Liquid rock or magma rises between the plates. It hardens to basalt…

… which forms new ocean floor. So the ocean floors getting widerby 2cm every year.


DAMAGES CAUSED BY A VOLCANIC ERUPTION Lesson Objective: Identify and explain five examples of damage caused by a volcanic eruption

Pyroclastic flow- the flow can travel up to 200km/hour, you can’t escape, it scorches everything Mudflow- mudflows can travel up to 100km.hour, you will drown in mud. Volcanic Gas- causes acid rain, kills trees and plants. Dust- rise high in the atmosphere and blocks the sun, this causes temperatures to fall. Shower of Ash- a thick blanket of ash will ruin crops, it can also suffocate you. Lava Flow- lava flows destroy crops, and bury towns and

A volcano is an opening, or rupture, in a planet’s surface or crust, which allows hot magma, volcanic ash and gases to escape from the magma chamber below the surface.


WHY DO PEOPLE LIVE NEAR VOLCANOS? Lesson Objective: Examine and restate why people live near dangerous volcanoes. Fertile Soils: Why are volcanic soils so good for growing crops? Because they release valuable nutrients and minerals which enrich the soil, as well as improving soil characteristics What kinds of crops are grown around volcanoes? Rice, olives, fruits etc. Example locations and data: Java, Indonesia, attract due to the rich farming opportunity (one million live within 20 million) Italy, slopes of Vesuvivs and Etha, one in five Sicilians are believed to live on the slopes of Etna

Geothermal Energy: How is Geothermal energy created? Superheated steam, created by the heating of water in permeable rocks in magma can be used to drive turbines. Why is geothermal energy better than some other types? This energy is renewable and sustainable, and is also pollution free. Example locations and data: US, New Zealand, Italy, Iceland etc. In fact 17% of Iceland’s electricity is created this way.

Tourism How is geothermal energy created? Superheated steam, created by the heating of water in permeable rocks in magma can be used to drive turbines. Why is geothermal energy better than some other types? This energy is renewable and sustainable, and is also pollution free. Example locations and data: US, New Zealand, Italy, Iceland, in fact 17% of Iceland’s electricity is created this way. Minerals Why are precious metals and minerals found in volcanic areas? Valuable metals such as cooper, gold, silver, lead, zinc and diamonds are found as magma cools and hardens beneath the volcano. What types of minerals are found? Cooper, gold, silver, lead, zinc and even diamonds. Example locations and data: Mount St. Helens (USA) as early as 1892.


EARLY HUMANS Lesson Objective: Describe the traits and achievements of early humans Scientific Name: Australopithecines Traits: Fed on leaves, fruits and the remains of dead animals Achievement: First to grow the opposable thumb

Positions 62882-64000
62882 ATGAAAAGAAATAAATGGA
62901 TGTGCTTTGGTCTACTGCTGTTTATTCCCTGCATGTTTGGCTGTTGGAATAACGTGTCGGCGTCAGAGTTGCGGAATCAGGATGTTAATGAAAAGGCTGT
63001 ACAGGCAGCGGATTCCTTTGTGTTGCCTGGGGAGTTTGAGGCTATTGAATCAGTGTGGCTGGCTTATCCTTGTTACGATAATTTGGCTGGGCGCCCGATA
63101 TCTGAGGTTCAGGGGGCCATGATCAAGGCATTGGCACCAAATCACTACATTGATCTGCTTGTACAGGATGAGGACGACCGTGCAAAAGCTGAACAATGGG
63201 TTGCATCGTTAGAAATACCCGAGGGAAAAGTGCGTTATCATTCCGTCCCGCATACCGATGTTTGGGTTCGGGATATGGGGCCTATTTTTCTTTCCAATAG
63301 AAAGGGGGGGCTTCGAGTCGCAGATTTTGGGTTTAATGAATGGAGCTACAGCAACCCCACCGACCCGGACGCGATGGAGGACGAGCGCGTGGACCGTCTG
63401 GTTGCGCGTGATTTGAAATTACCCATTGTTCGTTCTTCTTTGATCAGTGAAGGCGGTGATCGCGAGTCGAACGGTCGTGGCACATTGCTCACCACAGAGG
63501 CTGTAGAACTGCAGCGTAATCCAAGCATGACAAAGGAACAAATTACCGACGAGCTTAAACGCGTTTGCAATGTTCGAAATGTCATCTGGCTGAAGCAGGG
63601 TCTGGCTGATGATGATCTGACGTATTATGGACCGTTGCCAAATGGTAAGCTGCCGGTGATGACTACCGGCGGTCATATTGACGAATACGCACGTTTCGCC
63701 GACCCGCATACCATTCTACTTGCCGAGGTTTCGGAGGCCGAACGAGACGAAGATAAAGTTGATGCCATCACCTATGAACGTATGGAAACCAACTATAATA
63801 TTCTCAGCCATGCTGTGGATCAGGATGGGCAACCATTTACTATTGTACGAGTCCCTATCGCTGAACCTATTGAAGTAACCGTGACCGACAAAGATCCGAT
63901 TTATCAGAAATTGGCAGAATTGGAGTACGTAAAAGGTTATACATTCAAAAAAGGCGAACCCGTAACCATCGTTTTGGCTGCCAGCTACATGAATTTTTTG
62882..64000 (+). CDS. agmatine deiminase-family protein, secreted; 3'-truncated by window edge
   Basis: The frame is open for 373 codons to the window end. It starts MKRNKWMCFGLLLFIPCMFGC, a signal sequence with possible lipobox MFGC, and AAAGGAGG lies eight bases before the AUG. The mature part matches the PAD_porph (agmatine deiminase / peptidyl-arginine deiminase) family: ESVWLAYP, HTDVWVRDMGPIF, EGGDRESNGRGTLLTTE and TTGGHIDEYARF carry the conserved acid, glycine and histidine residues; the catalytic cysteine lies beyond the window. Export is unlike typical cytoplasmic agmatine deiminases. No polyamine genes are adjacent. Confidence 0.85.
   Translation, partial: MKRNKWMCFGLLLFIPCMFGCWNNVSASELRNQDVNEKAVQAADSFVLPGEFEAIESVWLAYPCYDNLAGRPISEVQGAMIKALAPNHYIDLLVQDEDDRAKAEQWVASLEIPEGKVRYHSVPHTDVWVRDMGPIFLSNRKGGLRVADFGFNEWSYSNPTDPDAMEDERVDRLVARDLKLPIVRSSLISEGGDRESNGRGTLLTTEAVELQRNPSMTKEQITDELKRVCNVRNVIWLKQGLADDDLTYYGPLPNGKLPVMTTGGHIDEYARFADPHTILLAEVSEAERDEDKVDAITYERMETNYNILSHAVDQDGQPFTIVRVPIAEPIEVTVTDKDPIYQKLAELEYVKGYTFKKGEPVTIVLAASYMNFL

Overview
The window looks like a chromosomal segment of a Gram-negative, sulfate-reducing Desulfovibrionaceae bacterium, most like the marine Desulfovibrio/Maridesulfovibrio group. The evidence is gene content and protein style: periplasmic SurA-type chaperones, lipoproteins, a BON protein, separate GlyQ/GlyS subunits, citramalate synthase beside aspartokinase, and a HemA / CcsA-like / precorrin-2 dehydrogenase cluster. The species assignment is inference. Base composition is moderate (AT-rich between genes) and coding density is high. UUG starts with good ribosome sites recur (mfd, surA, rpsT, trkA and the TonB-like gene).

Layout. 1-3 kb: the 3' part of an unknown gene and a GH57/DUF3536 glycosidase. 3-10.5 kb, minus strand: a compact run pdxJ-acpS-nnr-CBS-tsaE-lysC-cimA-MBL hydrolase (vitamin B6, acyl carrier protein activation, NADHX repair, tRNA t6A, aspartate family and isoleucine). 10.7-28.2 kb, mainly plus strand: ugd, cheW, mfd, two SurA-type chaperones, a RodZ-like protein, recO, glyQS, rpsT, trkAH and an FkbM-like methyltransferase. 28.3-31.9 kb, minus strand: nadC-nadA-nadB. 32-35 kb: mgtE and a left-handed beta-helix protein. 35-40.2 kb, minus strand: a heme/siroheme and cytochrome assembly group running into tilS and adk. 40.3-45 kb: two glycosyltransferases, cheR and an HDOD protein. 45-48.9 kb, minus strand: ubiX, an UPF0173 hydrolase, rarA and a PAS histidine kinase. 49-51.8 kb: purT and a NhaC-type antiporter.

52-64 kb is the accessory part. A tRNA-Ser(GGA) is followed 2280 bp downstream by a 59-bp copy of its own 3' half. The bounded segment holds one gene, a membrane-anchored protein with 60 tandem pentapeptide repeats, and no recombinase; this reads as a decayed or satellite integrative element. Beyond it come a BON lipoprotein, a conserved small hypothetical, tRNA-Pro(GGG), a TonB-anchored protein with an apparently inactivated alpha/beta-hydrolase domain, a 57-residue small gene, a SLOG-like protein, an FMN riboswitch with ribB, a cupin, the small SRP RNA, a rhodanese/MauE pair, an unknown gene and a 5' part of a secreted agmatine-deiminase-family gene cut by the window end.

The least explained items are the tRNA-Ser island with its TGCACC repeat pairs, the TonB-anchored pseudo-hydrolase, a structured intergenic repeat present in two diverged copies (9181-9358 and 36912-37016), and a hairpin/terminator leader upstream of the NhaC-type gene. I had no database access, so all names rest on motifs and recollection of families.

Scientific Name: Homo Erectus (Up Right Man) Traits: -1.6-30,000 million BC -More intelligent and adaptable -Brain size 1000 cubic centimeter Achievements:

Scientific Name: Homo Habilis (Man of Skill) Traits: -2.5-1.5 million BC -Brain size of 700 cubic centimeter Achievements: -Made tools from lava rock -Use tools to cut meat and crack bones

Scientific Name: Neanthedrals Traits: -200,000-30,000 BC -Powerfully built -Brain size 1450 cubic centimeter -Heavy, slanted eyebrows Achievements: -First to have ritual burials -Tried to control and explain the world

FEATURES OF A CIVILIZATION Lesson Objective: Define civilization Identify five basic features of a civilization

A civilization is a human community located in a particular place and time and has advanced political, economic and social

The five basic features of a civilization are: ADVANCED CITIES: In order to be considered a city it must have Large population Must be a center of trade. COMPLEX INSTITUTIONS Institution- a long lasting pattern of organization in a community such as Government Religion Economy TECHONOLOGY New tools and techniques that solve problems and make life easier SPECIALIZED WORKERS Specialized means someone has the skills to do a specific kind of work RECORD KEEPING Must have a developed system of writing so the people can Record business Write a set of laws Priests can record rituals and dates


CONTRIBUTIONS OF ANCIENT CIVILIZATIONS BABYLONIANS (1900BC-110BC) The Babylonians created a numeral system based on the number 60. This helped us to derive the 360-degree system.

GREEKS (1100BC-200BC) The thermometer is a old invention that the Greeks of Alexandria invented. They first offered Logic and Philosophy. Most modern philosophical currents are based either on Plato or Aristotle.

EGYPTIANS (3100BC-100BC) They Ancient Egyptians were the first to use geometry to survey land.

ROMANS (500BC-400AD) The Roman buildings and aqueducts are considered great contributions to history civilization, they built large edifices like the Colosseum and the Pantheon. Rome was the first republic.

ANCIENT CHINA CHINA (2200BC-Modern Day) They invented many things that are still used today, like paper, tea, process of printing, the compass, and medicines based on herb and minerals. They also discovered substances for dyeing cloth and glazing pottery.

DYNASTY A dynasty is when one family rules a country or region over a long period of time. Generally, the head of the family will be the ruler of the land, like an emperor or king. When that ruler dies, another member of the family will take power, usually the oldest son. When a new family takes control, then a new dynasty begins.

THE MANDATE OF HEAVEN The Mandate of Heaven is what the Chinese people believed gave their rulers the right to be king or emperor. It meant that the gods had blessed that person with the right to rule. A ruler had to be a good and just ruler to keep the Mandate of Heaven. When a ruler or dynasty lost power, this meant that they must also have lost the Mandate of Heaven.


Humanities Mid-Year Reivision